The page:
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1.3: The Exponential Function

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    In Section 1.1 you were asked to review some properties of the exponential function. Here, we will learn (or review) how to sketch exponential functions with negative exponents quickly. These types of functions appear very often in chemistry, so it is important that you know how to visualize them without the help of a computer or calculator.

    Suppose we want to sketch the function \(y = ae^{−kx}\), where \(a\) and \(k\) are positive real numbers (e.g. \(y = 3e^{−2x}\)). We could consider negative values of the variable \(x\), but often \(x\) represents a time or another variable for which only positive values make sense, so we will consider values of \(x \geq 0\).

    First, let’s find out the value of \(y(0)\), where the function crosses the \(y\)−axis. Because \(e^0 = 1\), \(y(0) = a\). The number \(a\) is often called “the pre-exponential factor” (i.e. the factor before the exponential), or the “amplitude” of the function. This is the amplitude because it will be the highest point in our plot.

    Now, let’s see what happens as \(x \rightarrow \infty\). From Section 1.1, it is expected that you know that \(e^{− \infty} = 0\), and therefore, you should be able to conclude that \(y(x)\) decreases from an initial value \(y(0) = a\) to zero. Whether the function will decay to zero slowly or rapidly will depend on the value of \(k\).

    Let’s now consider two points in the curve \(y = ae^{−kx}\)

    \[ \begin{array}{c} y_1 = ae^{−kx_1} \\ y_2 = ae^{−kx_2} \end{array} \nonumber\]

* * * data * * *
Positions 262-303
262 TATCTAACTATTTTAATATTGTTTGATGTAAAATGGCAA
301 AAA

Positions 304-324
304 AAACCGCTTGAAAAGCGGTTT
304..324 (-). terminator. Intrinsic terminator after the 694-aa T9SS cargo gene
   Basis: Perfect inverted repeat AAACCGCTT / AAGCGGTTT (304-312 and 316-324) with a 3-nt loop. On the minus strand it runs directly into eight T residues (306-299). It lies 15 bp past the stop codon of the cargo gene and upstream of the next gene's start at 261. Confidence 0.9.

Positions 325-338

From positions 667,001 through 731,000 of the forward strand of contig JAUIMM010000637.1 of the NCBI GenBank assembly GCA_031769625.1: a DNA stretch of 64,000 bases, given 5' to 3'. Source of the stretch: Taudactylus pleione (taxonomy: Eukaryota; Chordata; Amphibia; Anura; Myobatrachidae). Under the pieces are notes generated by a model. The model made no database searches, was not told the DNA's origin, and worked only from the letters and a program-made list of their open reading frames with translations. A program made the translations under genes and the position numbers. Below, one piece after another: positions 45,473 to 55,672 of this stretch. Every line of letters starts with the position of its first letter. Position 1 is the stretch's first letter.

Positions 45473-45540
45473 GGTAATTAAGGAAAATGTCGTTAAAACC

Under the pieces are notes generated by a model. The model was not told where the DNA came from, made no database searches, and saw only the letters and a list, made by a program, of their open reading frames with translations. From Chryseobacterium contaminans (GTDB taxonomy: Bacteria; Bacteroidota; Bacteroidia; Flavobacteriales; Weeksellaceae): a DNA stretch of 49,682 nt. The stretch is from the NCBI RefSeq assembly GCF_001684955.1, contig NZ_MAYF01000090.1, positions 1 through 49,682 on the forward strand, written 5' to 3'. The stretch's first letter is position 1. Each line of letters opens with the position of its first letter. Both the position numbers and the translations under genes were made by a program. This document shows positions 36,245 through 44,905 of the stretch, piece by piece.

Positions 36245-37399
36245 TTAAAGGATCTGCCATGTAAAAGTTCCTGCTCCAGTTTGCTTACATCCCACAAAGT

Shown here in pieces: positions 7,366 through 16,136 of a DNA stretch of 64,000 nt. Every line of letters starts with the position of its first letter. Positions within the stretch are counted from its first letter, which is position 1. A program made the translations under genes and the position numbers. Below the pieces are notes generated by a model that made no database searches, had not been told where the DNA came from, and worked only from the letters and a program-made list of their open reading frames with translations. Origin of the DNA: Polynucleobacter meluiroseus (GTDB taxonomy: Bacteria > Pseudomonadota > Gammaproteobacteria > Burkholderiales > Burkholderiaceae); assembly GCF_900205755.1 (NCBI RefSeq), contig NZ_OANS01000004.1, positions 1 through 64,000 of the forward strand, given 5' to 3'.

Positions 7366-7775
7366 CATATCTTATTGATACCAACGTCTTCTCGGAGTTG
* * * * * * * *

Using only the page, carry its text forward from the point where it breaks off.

and let’s further assume that \(y_1/y_2 = 2\) (see Figure \(\PageIndex{1}\), left). What is the separation between \(x_2\) and \(x_1\) \((\Delta x = x_2 − x_1)\)?

    We know that \(y_1/y_2 = 2\), so

    \[2 = \frac{e^{-kx_1}}{e^{-kx_2}} \nonumber\]

    Screen Shot 2019-10-18 at 2.34.00 PM.png
    Figure \(\PageIndex{1}\): Sketching the function \(y =3e^{2x}\) (CC BY-NC-SA; Marcia Levitus)

    Using the properties of the exponential function:

    \[2 = e^{−k(x_1−x_2)} = e^{−k(− \Delta x)} = e^{k( \Delta x)} \nonumber\]

    and solving for \(\Delta x\):

    \[ \begin{array}{c} \ln(2) = k( \Delta x) \\ \Delta x = \ln(2)/k \end{array} \nonumber\]

    This means that the function decays to 50% of its former value every time we move \(\ln 2/k\) units to the right in the \(x\)−axis.

    To sketch the function, we just need to remember that \(\ln(2) \approx 0.7\). Therefore, to sketch \(y = 3e^{−2x}\), we place the first point at \(y = 3\) and \(x = 0\), and the second point at \(y = 3/2\) and \(x \approx 0.7/2 = 0.35\). We can continue adding points following the same logic: every time we drop the value of \(y\) by half, we move \(\ln(2)/k\) units to the right in the \(x\)−axis (see Figure \(\PageIndex{1}\), right).

    Sketching an exponential function with negative exponent.

    This page titled 1.3: The Exponential Function is shared under a CC BY-NC-SA 4.0 license and was authored, remixed, and/or curated by Marcia Levitus via source content that was edited to the style and standards of the LibreTexts platform; a detailed edit history is available upon request.